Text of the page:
O’Reilly made a bunch of their books freely available online recently. Richard E. Silverman’s brand new book “Git Pocket Guide” is one of them. It provides an introduction to Git for new users, and a reference of common commands and practices.
The Unix Man describes how pull requests - as implemented by GitHub, for example - map to lower-level Git operations. This is helpful when trying to understand what pull requests are and what they’re used for.
The recent 1.8.0 release of Apache Subversion shipped with some major new features and improvements. C. Michael Pilato summarizes the main points here.
Subversion 1.8 also comes with some changes in how merging happens, particularly related to merging multiple times between long-lived branches and automatically choosing the correct merge strategy without bothering the user with it. This is a comprehensive description of the feature from the Subversion Wiki.
Another improvement in Subversion 1.8 is improved move tracking. It is now a first-class, atomic operation, instead of just a combination of an add and a delete. Randy DeFauw from WANDisco explains.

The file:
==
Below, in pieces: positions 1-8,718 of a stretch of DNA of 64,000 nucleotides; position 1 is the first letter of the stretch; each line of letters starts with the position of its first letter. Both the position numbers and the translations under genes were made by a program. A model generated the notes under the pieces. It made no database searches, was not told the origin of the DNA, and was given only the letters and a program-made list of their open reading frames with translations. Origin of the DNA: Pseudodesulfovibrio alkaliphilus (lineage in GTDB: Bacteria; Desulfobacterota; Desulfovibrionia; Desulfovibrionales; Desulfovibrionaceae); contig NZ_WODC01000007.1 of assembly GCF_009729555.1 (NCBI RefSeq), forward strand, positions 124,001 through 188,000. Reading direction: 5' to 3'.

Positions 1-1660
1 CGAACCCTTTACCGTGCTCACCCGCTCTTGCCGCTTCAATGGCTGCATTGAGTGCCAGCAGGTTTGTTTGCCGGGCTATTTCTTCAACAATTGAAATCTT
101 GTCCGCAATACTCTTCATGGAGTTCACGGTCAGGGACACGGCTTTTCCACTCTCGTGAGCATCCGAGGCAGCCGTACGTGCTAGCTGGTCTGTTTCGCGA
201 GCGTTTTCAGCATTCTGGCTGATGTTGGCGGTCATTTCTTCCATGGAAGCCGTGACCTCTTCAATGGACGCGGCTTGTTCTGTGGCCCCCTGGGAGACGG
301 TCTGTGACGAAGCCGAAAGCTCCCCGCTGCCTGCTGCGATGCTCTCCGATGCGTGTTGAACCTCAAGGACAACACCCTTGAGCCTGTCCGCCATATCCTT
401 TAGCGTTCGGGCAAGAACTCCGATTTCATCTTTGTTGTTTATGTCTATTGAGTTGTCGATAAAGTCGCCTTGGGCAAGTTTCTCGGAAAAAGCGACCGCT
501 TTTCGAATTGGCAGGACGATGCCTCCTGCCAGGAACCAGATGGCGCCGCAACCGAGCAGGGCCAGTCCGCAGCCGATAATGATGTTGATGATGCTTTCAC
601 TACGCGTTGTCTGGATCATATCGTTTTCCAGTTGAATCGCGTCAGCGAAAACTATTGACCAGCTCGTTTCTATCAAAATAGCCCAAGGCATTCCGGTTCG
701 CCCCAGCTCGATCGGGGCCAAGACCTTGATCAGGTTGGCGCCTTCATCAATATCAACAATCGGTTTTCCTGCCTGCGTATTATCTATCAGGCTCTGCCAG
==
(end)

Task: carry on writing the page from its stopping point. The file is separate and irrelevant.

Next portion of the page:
As awesome as Git is - it is by far the most popular version control system in Deveo, for example - it does have its problems. Peter Lundgren writes about some shortcomings he sees in Git: UI, access control, obliterating data from a repository, locking, very large repositories, etc.
See also: Git Koans - a humorous take on some of the more counterintuitive aspects of the Git UI and data model.
The latest episode of the GitMinutes podcast has an interview of Ryan Hodson, the author of Ry’s Git Tutorial.
Here’s a tip on finding out when and by whom a file was deleted from a Git repository.
Agreeing on a commit etiquette is something that every software team should do. It’s so much easier to keep up with what’s going on when everyone follows the same conventions with version control commit contents and messages. Here’s some good advice on commit granularity and messages, from the guys at Solita.
Jaco Pretorius posted a reply to the previous article, with a slightly differing opinion on what commit messages should include.
If you just cannot be bothered with writing good commit messages, here is a commit-messages-as-a-service (CMaaS) solution.
For those of us who tend to fill out our timesheets in a panic at the end of each month, Jens Nilsson provides a handy shell command. It tells us what we did on a given day by looking at Git logs.